Omura Takanori大村孝紀

Soka University

Teaching English at Soka university as an assistant lecture.


How to Enhance Japanese University Students’ Self-Esteem. ~ An Attempt on Self-Affirmation in Written Form ~

Sat, May 15, 09:30-09:55 JST

Nowadays, a growing number of institutions and educators in English Language teaching (ELT) has been highlighting its psychological aspect. Particularly, self-affirmation methods that contain psychological effects on students’ academic achievement are noticeable in a recent study (Cohen et al, 2009). The purpose of this study is to investigate whether a regular self-affirmation in written-form can improve the degree of self-esteem, specifically, Global Self-Esteem (GSE) and Foreign Language Self-Esteem (FLSE). The research design is quantitative research using online surveys as the main instrument. The participants of this study were 55 university students who were from three different faculties of a private university in Tokyo. The research examined and compared their GSE and FLSE of two experimental groups and a control group at the beginning and the end of the semester. Whereas self-affirmation in written form was mandatory for the experimental groups in every class, the control group was not asked to do any self-affirmation. The results showed that the students’ self-esteem in the experimental groups was boosted by self-affirmation in written-form to some extent. The findings of this study will benefit numerous educators and students since the enhancement of students’ self-esteem is a profound source for their language learning.

A CEFR-informed Action Research Model: Developing a research plan.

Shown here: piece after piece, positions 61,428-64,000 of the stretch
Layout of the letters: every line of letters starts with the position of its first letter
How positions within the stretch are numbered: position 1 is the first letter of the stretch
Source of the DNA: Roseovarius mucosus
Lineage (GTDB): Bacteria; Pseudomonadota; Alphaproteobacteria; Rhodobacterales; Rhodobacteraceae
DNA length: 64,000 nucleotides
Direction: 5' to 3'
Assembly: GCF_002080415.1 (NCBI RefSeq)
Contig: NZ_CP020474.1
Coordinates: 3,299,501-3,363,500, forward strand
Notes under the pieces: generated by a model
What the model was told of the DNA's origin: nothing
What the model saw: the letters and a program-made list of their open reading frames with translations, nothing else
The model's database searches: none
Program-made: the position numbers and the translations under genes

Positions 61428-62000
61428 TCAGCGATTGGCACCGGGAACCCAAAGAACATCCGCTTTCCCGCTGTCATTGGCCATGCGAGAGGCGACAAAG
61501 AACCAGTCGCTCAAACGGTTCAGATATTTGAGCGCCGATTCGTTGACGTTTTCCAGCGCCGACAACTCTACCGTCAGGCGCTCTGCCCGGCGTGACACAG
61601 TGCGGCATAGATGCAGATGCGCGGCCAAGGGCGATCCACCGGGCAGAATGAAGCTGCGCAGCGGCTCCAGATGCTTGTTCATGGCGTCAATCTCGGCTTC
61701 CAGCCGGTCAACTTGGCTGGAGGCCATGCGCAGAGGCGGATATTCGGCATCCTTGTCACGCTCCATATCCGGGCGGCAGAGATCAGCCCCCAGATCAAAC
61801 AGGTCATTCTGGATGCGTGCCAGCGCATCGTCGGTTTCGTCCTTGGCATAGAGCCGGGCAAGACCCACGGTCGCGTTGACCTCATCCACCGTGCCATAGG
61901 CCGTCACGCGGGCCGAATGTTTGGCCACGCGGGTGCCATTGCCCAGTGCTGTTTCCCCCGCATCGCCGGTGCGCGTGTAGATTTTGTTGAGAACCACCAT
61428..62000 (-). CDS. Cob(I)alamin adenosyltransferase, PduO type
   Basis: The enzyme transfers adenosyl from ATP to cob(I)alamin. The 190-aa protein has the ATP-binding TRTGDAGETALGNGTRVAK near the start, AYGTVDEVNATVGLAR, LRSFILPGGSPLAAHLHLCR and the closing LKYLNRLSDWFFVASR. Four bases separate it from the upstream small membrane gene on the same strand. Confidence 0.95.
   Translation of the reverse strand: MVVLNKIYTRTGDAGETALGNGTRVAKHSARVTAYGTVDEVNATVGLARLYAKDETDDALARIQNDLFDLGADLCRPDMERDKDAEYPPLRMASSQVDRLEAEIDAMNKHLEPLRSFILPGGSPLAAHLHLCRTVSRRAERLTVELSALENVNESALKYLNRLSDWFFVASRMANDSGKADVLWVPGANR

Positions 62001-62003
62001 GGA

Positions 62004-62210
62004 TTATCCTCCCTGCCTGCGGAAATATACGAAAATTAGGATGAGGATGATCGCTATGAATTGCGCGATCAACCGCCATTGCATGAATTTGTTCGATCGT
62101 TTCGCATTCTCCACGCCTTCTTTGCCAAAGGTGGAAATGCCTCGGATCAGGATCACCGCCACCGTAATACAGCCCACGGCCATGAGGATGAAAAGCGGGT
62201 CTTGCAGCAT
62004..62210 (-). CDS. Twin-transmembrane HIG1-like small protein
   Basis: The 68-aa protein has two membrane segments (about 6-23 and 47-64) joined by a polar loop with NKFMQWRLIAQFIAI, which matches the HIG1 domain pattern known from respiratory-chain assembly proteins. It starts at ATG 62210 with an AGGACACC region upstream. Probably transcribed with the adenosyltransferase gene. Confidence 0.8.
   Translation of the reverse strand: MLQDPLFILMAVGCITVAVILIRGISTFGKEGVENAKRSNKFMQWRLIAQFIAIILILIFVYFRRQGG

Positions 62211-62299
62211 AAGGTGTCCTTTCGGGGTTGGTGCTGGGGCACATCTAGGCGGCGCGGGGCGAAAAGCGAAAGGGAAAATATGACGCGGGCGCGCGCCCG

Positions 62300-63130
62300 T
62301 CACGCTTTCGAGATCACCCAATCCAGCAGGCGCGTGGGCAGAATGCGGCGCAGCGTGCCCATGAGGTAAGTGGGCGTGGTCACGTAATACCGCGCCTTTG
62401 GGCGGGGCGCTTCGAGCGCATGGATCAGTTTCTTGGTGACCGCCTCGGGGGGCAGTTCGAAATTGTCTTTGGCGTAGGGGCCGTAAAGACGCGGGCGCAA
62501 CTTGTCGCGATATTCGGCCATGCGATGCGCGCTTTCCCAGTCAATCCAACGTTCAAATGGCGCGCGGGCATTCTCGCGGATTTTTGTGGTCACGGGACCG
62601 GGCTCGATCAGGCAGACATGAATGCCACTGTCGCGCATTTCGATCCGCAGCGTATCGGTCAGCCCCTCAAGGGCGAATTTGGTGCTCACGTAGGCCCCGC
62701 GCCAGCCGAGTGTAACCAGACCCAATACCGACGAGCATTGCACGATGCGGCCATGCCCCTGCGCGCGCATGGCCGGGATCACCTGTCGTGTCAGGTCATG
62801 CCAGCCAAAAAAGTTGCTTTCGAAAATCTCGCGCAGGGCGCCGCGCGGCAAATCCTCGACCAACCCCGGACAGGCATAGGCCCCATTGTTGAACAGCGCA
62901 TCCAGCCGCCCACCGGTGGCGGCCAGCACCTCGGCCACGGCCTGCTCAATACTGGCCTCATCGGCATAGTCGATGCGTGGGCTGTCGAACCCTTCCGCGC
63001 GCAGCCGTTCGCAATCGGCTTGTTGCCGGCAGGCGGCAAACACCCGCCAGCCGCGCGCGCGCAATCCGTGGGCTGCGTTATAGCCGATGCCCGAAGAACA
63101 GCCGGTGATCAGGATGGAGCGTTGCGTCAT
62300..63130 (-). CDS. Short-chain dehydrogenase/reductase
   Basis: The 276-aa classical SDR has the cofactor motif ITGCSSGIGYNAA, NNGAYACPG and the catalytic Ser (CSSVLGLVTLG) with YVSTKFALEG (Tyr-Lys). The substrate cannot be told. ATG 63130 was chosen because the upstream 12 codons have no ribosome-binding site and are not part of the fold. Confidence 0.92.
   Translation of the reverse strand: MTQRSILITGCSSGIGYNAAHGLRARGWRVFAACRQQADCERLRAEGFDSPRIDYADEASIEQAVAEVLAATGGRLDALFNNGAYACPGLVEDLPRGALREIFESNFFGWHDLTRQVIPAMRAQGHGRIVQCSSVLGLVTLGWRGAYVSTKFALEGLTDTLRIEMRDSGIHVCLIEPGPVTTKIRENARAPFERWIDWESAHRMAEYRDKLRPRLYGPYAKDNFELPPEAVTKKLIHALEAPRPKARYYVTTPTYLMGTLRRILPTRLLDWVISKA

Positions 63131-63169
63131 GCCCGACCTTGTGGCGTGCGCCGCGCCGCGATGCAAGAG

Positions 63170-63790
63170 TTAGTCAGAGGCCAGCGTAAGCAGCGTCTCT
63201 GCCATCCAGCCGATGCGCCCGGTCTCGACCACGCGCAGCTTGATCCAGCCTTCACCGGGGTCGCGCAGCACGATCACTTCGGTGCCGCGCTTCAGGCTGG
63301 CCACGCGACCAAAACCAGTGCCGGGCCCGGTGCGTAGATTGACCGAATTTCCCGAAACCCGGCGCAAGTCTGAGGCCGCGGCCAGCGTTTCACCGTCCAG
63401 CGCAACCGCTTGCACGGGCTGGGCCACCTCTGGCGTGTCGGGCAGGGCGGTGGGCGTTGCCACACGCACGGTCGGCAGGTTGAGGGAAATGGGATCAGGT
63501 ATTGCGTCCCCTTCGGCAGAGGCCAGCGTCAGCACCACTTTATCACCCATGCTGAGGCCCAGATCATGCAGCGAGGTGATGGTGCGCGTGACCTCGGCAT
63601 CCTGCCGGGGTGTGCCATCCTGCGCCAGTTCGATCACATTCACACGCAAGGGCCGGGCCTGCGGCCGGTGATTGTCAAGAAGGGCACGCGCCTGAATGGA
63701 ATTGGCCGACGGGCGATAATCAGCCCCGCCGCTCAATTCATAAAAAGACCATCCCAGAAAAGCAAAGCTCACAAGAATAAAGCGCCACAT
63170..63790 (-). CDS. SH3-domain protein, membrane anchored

The JALT CEFR & LP SIG is currently supporting teacher-researchers through a collaborative Kaken research project entitled “Language Education reform using action research: Putting CEFR’s educational principles into practice”. During the Forum, project participants will share the research plans they designed using Stage 1 of a CEFR-focused Action Research Model (CARM) developed by the SIG. These plans were designed in part through collaboration facilitated during workshops held in the first year of the project. The SIG forum will be an opportunity to discuss Stage II, the implementation of the research plan which involves two aspects: the participants’ plan to (1) trial proposed solutions to their teaching-learning dilemma (i.e. the focus of their research plan), and (2) collect data to critically examine the effectiveness of this solution. Forum participants are encouraged to contribute to this ongoing collaborative process to help move these research projects forward, as well as reflect on their current practice and consider how the CEFR and CARM might be utilized in their own contexts. The forum will conclude with a discussion of the strengths and weaknesses of the CARM model and the goals for the second year of the KAKEN project.